current issue all-star newspaper archive message boards search
Current Features
A Gambling Gambit
Roundup: Dubya's Press Posse
Golden Global Politics
Maxim-um Spin
China Online
An Executive Embargo
Publish and Perish
Truth in Advertorial
Spinning a Biblical Battle -- In New York
Sitting on a DUI Scoop
It Happened One Night
What's Your Number?
(Dis)counting the Votes
Current Issue
Recent Headlines
Reader Feedback
Search Brill's Content

current issue
February 2001

Online Only -- 11.27.00
Prophet Motive
Larry King and Montel Williams routinely feature psychic Sylvia Browne, who claims to have solved hundreds of missing person cases. They get ratings, she sells books -- and the cases remain unsolved.

By Joseph Gomes

The self-described psychic Sylvia Browne is a frequent guest on such TV programs as Larry King Live and The Montel Williams Show. She drops by to promote her books (most recently, the best-selling Life on the Other Side) and her New Age pantheism, and occasionally to solve a missing-person case. For the most part, Browne delivers simple entertainment. But her claims that she has solved crimes, assisted enforcement, and directed victims to missing loved ones are something else entirely. They concern real people and real tragedies, and exploit misfortune for lively programming. What's more, talk-show hosts such as King and Williams fail their audiences by accepting Browne's claims without question or, in Williams's case, enthusiastically endorsing them.

Browne has appeared on Larry King's show three times since 1999 and The Montel Williams Show about 25 times since 1995. Whenever she appears on either program, Browne asserts her legitimacy as a "psychic detective" with claims that range from the vague and unverifiable to the patently false. The following exchange, from a recent appearance on Larry King Live, is typical:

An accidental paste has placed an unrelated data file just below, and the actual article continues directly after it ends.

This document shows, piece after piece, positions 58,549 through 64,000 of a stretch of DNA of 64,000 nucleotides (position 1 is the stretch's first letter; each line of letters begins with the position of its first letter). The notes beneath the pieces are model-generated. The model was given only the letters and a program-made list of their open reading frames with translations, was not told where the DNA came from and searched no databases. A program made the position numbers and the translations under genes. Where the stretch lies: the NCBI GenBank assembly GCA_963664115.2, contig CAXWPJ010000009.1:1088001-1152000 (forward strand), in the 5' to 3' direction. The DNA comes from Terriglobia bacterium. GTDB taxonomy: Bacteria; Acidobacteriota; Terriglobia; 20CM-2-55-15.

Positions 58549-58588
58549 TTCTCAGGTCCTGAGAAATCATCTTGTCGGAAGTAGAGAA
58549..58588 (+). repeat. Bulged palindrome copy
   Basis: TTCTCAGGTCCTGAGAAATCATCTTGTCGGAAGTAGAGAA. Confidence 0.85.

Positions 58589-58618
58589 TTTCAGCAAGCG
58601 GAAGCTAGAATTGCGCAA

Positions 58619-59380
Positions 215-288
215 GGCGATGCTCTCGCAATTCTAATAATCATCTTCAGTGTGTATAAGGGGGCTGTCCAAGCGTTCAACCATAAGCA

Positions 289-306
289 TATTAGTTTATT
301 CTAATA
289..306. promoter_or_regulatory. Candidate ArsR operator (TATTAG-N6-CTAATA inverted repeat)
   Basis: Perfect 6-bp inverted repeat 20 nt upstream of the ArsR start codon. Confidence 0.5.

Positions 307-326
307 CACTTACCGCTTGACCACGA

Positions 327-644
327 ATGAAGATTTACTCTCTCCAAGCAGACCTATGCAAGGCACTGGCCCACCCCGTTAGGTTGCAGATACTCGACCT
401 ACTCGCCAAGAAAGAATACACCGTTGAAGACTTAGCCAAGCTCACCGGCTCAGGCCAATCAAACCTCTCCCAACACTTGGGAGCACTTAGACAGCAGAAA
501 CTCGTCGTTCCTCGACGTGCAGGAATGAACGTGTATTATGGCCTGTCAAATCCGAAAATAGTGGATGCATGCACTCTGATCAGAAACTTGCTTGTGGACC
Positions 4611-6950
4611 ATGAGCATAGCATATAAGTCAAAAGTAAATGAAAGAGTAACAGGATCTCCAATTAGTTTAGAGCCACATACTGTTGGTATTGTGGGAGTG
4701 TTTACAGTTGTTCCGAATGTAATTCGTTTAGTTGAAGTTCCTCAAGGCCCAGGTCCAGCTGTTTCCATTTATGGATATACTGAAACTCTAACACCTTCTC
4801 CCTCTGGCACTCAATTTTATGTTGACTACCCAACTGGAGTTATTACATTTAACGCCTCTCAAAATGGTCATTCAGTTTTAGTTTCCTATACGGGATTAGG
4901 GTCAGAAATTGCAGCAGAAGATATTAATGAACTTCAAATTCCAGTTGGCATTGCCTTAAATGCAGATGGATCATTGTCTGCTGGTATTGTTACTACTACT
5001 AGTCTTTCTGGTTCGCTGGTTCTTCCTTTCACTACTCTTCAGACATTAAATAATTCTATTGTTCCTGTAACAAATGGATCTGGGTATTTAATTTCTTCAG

KING: Do you ever work with, like, police?

BROWNE: Oh, yes, I have 250 cases, in fact, right on my...there's a lot of cases I've solved right on Montel's show.

KING: You've been on Montel Williams, like, on numerous...


KING: Give me an example of something you would solve.

BROWNE: There was a woman that came that wanted closure on her son that was killed, and I said that there was two lakes together. I said, "I'm pretty sure it's in Pennsylvania, and there is a space in between, and there is a tree, or a name of a tree." Well, she knew exactly what I was talking about. I didn't know. And they went was called Willow, I think. And there, I said, "On the left pond is where your son is," and they found him. I also cracked the ski-mask-rapist case. I also found a girl in Seattle. I mean, it just goes on and on.

King did not inquire further about any of these cases. Browne's business manager and spokesman, Larry Beck, offers little help: "It's just too private and painful to give out that sort of information," he says. Beck says Browne has assisted authorities on several occasions but refuses to cite specifics.